Our main role as parents is to teach our children. But how do we teach them most effectively? We know the lecture format doesn’t work very well. Our monologues are tuned out as we drone on and on. During His mortal sojourn, Jesus Christ modeled for parents, many instructive methods, such as teaching as He went—walking and talking along the way. When my children were young, we spent lots of time in the car driving to lessons, sports events, and youth activities. In an era before electronic devices, imagine this—WE TALKED! Time in the car provided opportunities to share experiences and what we learned from them. We discussed struggles and brainstormed solutions. We laughed over humorous or embarrassing moments in school. We told each other details about our day. We shared goals and dreams and anecdotes. These exchanges also happened while we worked side by side at home—washing dishes, weeding the garden, painting a room. Subtle teaching happened as we went through an ordinary day. And relationships were strengthened. Little seeds of insight and counsel slipped unperceived into fertile soil. Snatching priceless in- between moments to subtly teach values to our children can provide the seedbed of great lessons remembered and lived.
A wonderful event is about to take place. On April 4-5, 2015 the Church of Jesus Christ of Latter-day Saints will hold its 185th Annual General Conference of the Church. May I invite you to join with me in viewing/listening to all five sessions. Some have mistakenly thought the General Conference is only for members of the Church. That is incorrect. Everyone in the world is invited to hear messages of inspiration and guidance delivered by the First Presidency, members of the Quorum of the Twelve Apostles, and other General Authorities and general officers of the Church. The sessions will be streamed live in 23 different languages beginning at 10am, at 2pm and 6pm on Saturday (4th) then at 10am and 2pm on Sunday (5th) at: https://www.lds.org/generalconference/live/languages?lang=eng, or you can view it on YouTube at: https://www.youtube.com/user/LDSGeneralConference or enjoy listening on the internet at: http://www.mormonchannel.org/radio/mormon-channel-talk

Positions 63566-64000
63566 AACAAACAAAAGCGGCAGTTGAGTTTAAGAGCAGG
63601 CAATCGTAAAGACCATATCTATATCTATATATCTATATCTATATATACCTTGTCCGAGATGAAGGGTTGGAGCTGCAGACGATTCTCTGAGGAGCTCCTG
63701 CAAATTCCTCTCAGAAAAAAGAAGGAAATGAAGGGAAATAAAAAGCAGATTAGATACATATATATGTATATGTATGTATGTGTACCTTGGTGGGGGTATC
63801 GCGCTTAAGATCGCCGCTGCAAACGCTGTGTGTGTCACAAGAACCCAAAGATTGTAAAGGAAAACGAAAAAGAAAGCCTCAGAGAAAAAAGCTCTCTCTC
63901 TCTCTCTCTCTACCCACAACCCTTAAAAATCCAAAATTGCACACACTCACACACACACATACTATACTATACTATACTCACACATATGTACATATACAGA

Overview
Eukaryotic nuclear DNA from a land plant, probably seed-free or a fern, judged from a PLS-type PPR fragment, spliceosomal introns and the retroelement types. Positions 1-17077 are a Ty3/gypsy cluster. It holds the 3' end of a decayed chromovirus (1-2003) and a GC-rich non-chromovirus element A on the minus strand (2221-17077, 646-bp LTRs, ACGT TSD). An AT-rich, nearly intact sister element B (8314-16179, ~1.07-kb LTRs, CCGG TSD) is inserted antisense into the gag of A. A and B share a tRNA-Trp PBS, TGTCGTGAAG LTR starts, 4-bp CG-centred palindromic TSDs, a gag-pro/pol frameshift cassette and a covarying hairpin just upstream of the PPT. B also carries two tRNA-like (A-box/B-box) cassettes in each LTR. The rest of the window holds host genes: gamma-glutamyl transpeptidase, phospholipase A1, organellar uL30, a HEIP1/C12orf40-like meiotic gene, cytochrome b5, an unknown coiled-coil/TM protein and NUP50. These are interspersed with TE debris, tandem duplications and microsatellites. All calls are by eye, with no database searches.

I trust you will enjoy it, just as I will.
“Oh, she’s so judgmental!” This common claim is against anyone looking down on another with sharp criticism. Of course that is wrong. Every soul is of great worth and should be treated respectfully. But sadly, some think that we must accept any moral perversion as acceptable behavior in order to be non-judgmental. Our Savior, Jesus Christ, clarified this issue in Matthew 7:1 [JST]. He said, “Judge not unrighteously, that ye be not judged; but judge righteous judgment.” We must make judgments constantly to differentiate between right and wrong. But this kind of judgment is not punitive; rather, it is merciful. We love the person, not necessarily the behavior. How we disagree is a measure of who we are and whether we truly follow the Savior. I can extend compassion without embracing the worldly philosophy that anything goes. “[Being non-judgmental] is a very good quality if it doesn’t mean confounding good with bad, and thinking nothing matters” (Mrs. Oliphant, The Marriage of Elinor). So, how do I make righteous judgments? Dallin H. Oaks offers these helpful guidelines:
- Seek the guidance of the Spirit in our decisions.
- Limit our judgments to our own stewardships.
- Refrain from judging people until we have an adequate knowledge of the facts.
- As far as possible, judge circumstances rather than people.
- Apply righteous standards.
- Remember the commandment to forgive.